People who know the subject should teach?


Andrew Leigh links to an article about a program called “Math for America”, whose goal is to improve the quality of maths teachers in US;

“Math for America started over a game of poker. In 2003, Simons was in Berkeley, Calif., raising money in a charity poker tournament, playing against other heavyweights from the New York investment world. When he looked around the room, it struck him that the assembled brainpower and capital could be used for greater good. Chatting with a few other former mathematicians, Simons put forth an idea to improve the state of math education in America. It was a notion he'd unsuccessfully tried to publish as a New York Times editorial a few years before: Have the people who know the subject teach the subject, and provide them with the money, training, and support they need to do so.

Math for America addresses a simple, but profound problem: Nearly 40 percent of all public high school math teachers do not have a degree in math or a related field. Even the best curriculum in the world, the reasoning goes, isn't going to inspire students if unqualified individuals are teaching them. (In a recent round of testing, the U.S. placed 24th out of 29 nations in math proficiency.) If knowledgeable teachers exude passion for the subject, they stand a greater chance of pushing students toward careers in math in science that are the technical backbone of the country's economy.”

It’s an interesting idea but I’m not sure whether it will be that successful. People who know the subject are not necessarily the best teachers.

Interview with James Simons- founder of Math for America;

How much of your success is pure luck and how much is the math, science, and minds?
Let's suppose you have a coin that is 70/30 heads. Well, if you get to bet heads, you are going to win 7 times out of 10. Three times out ten you are going to lose, and that's bad luck. So you need a measure of good luck to avoid a long run of tails when you have a 70/30 coin that's heads. At a certain point the luck evens out. Of course there's luck in our business, but so far we've had a nice edge.”

Miracle Math; A successful program from Singapore tests the limits of school reform in the suburbs

An A-Maze-ing Approach To Math

Teach for America


So, people who kow a subject don't necessarily make the best teachers? I agree that teaching is a skill different from plain old knowledge. But who, as a group, is going to make better teachers: Those who have knowledge and no teaching education or those who can teach but have no knowledge? ie grads of ed schools.

Think of the quality of teaching you got in high school vs the quality of teaching you got at university. Which, generally, was better? I would be willing to be that unless you studied at an ed school, none of your professors had any formal training in teaching methods.

Bring on the experts. I think enthusiam and knowledge counts for a lot. Much more than an ed school education. I speak as one who has both an MA in Industrial Management as well as an MS in education. I also speak as one who has been adjunct teaching at the graduate and undergrad level (business school and engineering school) for 24 years.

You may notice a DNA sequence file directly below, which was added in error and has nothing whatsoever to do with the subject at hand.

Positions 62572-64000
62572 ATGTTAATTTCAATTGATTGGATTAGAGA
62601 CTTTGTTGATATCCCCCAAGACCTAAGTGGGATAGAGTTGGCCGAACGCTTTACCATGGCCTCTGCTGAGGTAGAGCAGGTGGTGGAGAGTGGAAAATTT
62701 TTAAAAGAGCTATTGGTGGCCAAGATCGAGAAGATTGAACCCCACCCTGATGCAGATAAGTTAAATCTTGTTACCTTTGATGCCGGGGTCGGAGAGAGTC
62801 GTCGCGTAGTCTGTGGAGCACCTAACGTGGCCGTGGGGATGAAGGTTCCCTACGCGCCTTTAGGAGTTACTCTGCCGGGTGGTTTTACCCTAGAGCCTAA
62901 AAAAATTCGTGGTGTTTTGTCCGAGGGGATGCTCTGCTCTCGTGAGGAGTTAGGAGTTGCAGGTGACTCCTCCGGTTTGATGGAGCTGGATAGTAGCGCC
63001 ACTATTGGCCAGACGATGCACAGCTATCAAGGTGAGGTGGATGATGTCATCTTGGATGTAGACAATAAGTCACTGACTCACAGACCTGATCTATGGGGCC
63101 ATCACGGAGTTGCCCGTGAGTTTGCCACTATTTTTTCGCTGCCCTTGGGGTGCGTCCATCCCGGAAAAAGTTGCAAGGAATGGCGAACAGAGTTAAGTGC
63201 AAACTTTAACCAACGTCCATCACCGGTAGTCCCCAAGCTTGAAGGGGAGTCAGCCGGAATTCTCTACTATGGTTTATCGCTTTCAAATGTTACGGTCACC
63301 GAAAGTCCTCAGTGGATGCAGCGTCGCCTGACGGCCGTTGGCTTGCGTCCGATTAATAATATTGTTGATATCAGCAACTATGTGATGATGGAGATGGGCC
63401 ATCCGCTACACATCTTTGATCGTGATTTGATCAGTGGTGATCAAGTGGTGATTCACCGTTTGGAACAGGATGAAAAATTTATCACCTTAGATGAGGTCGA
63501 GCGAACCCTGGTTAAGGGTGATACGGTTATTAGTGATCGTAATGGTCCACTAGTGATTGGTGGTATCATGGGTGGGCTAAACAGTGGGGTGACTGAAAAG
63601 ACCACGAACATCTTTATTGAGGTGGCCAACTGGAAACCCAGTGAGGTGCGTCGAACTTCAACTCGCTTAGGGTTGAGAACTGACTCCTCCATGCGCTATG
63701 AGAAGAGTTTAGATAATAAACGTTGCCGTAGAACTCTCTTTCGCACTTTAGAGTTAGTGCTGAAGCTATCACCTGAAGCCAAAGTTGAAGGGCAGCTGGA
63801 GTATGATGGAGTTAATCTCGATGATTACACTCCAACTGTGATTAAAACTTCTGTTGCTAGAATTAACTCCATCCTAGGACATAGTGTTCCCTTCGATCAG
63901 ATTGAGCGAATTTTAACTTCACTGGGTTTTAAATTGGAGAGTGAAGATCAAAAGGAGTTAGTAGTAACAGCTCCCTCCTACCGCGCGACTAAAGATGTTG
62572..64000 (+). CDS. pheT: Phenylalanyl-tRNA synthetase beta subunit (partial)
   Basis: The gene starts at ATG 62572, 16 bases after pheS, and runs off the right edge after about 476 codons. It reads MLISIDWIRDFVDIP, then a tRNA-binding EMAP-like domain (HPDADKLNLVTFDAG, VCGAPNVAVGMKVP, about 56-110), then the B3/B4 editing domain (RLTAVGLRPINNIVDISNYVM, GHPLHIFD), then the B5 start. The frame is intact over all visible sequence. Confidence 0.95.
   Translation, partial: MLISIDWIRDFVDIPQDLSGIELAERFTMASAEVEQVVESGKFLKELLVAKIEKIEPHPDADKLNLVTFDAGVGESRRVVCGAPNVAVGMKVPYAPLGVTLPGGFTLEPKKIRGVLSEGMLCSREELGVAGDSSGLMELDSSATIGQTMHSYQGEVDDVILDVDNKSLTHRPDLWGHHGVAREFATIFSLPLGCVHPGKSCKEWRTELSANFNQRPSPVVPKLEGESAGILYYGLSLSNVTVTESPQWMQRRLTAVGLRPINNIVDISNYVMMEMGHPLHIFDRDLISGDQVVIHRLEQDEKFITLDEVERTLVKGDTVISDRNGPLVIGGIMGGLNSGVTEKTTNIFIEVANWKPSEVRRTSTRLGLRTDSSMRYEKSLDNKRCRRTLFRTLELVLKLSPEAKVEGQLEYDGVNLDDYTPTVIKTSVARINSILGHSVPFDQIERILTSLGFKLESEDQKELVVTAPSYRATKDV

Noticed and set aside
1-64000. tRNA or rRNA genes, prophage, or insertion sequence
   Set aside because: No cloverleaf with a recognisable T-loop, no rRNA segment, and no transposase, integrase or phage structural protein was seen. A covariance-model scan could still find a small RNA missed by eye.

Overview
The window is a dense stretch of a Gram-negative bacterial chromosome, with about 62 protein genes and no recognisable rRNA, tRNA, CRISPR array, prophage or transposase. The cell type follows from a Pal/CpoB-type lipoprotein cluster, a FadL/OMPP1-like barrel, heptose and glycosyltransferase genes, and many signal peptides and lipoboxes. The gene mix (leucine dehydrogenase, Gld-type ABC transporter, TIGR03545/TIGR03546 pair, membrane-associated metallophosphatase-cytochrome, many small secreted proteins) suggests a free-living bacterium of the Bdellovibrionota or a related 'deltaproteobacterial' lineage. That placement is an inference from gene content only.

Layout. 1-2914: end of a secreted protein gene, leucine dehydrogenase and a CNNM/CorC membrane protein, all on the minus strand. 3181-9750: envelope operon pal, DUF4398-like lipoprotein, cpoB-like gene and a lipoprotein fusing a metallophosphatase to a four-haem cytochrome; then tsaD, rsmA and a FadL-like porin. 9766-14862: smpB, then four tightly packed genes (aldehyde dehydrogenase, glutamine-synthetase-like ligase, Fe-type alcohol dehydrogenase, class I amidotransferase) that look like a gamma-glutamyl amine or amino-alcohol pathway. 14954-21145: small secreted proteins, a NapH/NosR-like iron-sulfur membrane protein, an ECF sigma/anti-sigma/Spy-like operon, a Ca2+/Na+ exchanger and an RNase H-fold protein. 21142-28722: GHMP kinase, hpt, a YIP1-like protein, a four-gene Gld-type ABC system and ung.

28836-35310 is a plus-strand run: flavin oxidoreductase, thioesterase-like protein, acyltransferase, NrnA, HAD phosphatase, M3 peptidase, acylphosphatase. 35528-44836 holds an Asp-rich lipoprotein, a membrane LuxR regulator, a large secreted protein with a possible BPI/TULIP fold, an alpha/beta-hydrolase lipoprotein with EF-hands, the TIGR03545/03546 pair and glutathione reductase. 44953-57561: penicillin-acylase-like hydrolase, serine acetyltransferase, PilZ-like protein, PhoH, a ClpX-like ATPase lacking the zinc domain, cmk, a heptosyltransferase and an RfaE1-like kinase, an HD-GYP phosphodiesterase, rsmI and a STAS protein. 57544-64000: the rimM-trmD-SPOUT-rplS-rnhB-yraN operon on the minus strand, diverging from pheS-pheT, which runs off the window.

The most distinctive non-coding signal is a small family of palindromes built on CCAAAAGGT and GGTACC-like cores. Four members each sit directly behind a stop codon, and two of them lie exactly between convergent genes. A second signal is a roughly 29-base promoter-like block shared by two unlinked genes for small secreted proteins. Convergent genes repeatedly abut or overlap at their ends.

John Henry

As someone who's both a math nerd (Finance prof at a university) and a teacher, let me put my 1/50th of a dollar in:

There's a big difference between a person who really knows his math but doesn't have teaching skills and a person with a teaching background but without great math chops. the untrained math nerd can acquire the teaching skills much easier than the teacher can get the math skills. Teaching is teachable much eaiser than math is.

The teacher may (maybe) have a slight advantage at the grade lower levels. But once the focus shifts more to cobnceptual thinking, I'll take the math guy hands down. And this is wothout taking the effect of a passionate teacher into account.

We took a one semester teaching methods seminar in grad school. It probably could have been compressed to a half-semester and we'd still have gotten about 90-95% of the benefit. And even that small amount of training made us better than most of our perrs in the classroom. So, it doesn't take much to get passable teaching skills. Having a care about getting your topic "right" and figuring how to present it as clearly as possible IMO is much more important than having a raft of teaching pedagogical techniques. And the technically trained person is more likely to get it "right".

And on that note, remember that there are only 10 kinds of people in the world -- those who understand binary and those who don't.

A friend of mine who's doing a masters at a top US university told me that the selection for undergraduate teaching (for tutorials probably) is done by through a lottery. He brushes up the notes before he goes to conduct the class- totally unrelated to what he's studying. I don't know whether this's typical


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This page contains a single entry by Paul published on November 26, 2006 5:45 AM.

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